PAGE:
CHAPTER 38 Local Flaps and Vascularized Lymph Node Transfer
The thoracodorsal artery perforator (TDAP) flap and vascularized lymph node transfer (VLNT) are harvested simultaneously with the patient in the decubitus position.
Great care must be taken to preserve the potential recipient vessels in the axilla and lateral chest during the dissection of the TDAP.
If no suitable recipient vessels are found, the TDAP pedicle may be used in an end-to-side anastomosis.
Preoperative magnetic resonance angiography or computed tomography angiography is helpful but unnecessary to confirm the viability of the TDAP pedicle.
The treatment for breast cancer can include a wide variety of surgical options, including lumpectomy, partial mastectomy, mastectomy, and any degree of axillary lymph node sampling. These procedures can result in both functional and cosmetic deformities requiring reconstruction. There are various options for autologous breast reconstruction, which are tailored to the specific defect. Reconstruction of the axilla may be indicated if the patient develops lymphedema of the upper extremity, which occurs in up to 42% of patients after lymphatic dissection during surgery for breast cancer. 1 The vascularized lymph node transfer (VLNT) is an effective way to treat postoperative lymphedema by reconstructing damaged lymphatic anatomy. 2 – 4 VLNT is a microsurgical free tissue transfer that transplants healthy lymph nodes to the area where lymph nodes have been either removed or traumatized. For patients who have lymphedema and need breast reconstruction, these two reconstructive operations can be combined. Microsurgical (free flap) autologous breast reconstruction with simultaneous lymph node transfer as part of the breast flap has been described. 2
In this chapter I will describe the use of local pedicled perforator flaps for partial breast reconstruction combined with VLNT for axillary reconstruction. Two case examples show how the lateral thoracic flap, specifically the thoracodorsal artery perforator (TDAP), can be combined with simultaneous VLNT to reconstruct two different breast deformities in patients who also have lymphedema.
Mastectomy of the Right Breast With a Failed Expander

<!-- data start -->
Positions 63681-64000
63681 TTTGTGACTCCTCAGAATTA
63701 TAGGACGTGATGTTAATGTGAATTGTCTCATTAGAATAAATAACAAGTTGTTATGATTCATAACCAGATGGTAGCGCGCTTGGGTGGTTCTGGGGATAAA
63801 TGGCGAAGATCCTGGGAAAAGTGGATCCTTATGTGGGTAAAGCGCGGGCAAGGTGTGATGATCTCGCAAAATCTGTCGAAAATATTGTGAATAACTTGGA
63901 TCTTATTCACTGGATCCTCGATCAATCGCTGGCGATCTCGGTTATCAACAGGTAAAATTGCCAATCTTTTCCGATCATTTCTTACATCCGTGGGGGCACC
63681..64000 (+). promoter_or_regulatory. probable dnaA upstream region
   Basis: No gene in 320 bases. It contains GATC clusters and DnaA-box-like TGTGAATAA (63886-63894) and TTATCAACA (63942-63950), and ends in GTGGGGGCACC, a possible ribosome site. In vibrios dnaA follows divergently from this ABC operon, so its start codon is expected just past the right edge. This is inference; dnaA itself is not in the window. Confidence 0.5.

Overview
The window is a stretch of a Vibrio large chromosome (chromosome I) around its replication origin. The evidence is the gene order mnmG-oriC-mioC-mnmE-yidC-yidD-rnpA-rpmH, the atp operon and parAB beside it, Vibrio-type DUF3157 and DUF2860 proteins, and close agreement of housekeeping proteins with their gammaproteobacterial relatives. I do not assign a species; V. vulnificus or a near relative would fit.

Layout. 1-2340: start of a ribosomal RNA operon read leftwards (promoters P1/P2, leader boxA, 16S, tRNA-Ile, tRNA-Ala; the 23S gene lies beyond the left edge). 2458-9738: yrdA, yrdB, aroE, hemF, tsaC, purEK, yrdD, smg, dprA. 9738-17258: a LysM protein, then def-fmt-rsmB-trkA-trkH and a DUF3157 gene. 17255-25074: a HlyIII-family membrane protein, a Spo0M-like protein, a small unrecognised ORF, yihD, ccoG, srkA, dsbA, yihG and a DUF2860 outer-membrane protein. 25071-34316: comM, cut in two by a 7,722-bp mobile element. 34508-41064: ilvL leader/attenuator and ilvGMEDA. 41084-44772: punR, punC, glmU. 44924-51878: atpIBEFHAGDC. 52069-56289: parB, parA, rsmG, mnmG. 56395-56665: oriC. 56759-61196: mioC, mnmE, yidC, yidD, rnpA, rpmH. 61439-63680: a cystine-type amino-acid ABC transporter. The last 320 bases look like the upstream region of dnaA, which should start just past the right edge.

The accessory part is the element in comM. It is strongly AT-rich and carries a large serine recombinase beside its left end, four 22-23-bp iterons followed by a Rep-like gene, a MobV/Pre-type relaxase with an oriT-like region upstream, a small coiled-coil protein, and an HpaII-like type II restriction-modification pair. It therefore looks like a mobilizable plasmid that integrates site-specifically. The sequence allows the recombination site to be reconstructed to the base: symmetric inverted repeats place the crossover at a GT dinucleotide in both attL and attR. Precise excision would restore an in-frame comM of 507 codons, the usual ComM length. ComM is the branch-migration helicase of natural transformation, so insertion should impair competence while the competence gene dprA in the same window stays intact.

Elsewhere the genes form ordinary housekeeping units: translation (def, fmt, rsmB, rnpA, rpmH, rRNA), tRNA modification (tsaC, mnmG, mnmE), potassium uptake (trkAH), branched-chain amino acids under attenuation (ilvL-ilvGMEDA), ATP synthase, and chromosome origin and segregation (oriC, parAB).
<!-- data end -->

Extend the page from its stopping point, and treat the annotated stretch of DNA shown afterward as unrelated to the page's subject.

This 49-year-old woman had hypertension, depression, and obesity (BMI 39.6). She underwent a modified radical mastectomy and axillary lymph node dissection of the right breast for breast cancer, and a submuscular expander was placed for reconstruction. The expander leaked and was never expanded. She presented for right breast reconstruction and also had right arm lymphedema. Her symptoms included right arm swelling (Fig. 38-1, A).
Her anatomy was suitable for autologous reconstruction with a lateral thoracic pedicled perforator flap because of the extended dog-ear on her chest from her previous mastectomy. This created an excess of lateral thoracic tissue that could be used for breast reconstruction (Fig. 38-1, B). A CT angiogram was obtained to evaluate the perfusion of the thoracic tissue, and a large TDAP was identified supplying this tissue (Fig. 38-1, C).
The patient underwent a TDAP total breast reconstruction with simultaneous VLNT (Fig. 38-1, D). The VLNT was harvested from the patient’s lower abdomen, just cephalad to the right inguinal ligament (Fig. 38-1, E), and was transferred to the right axilla. The recipient vessels were branches of the TDAP pedicle.
SPY indocyanine green intraoperative angiography was used to confirm the perfusion of the lymphatic tissue (Fig. 38-1, F). The patient did well after surgery. Her symptoms improved, and she had a reduction in forearm circumference (Fig. 38-1, G).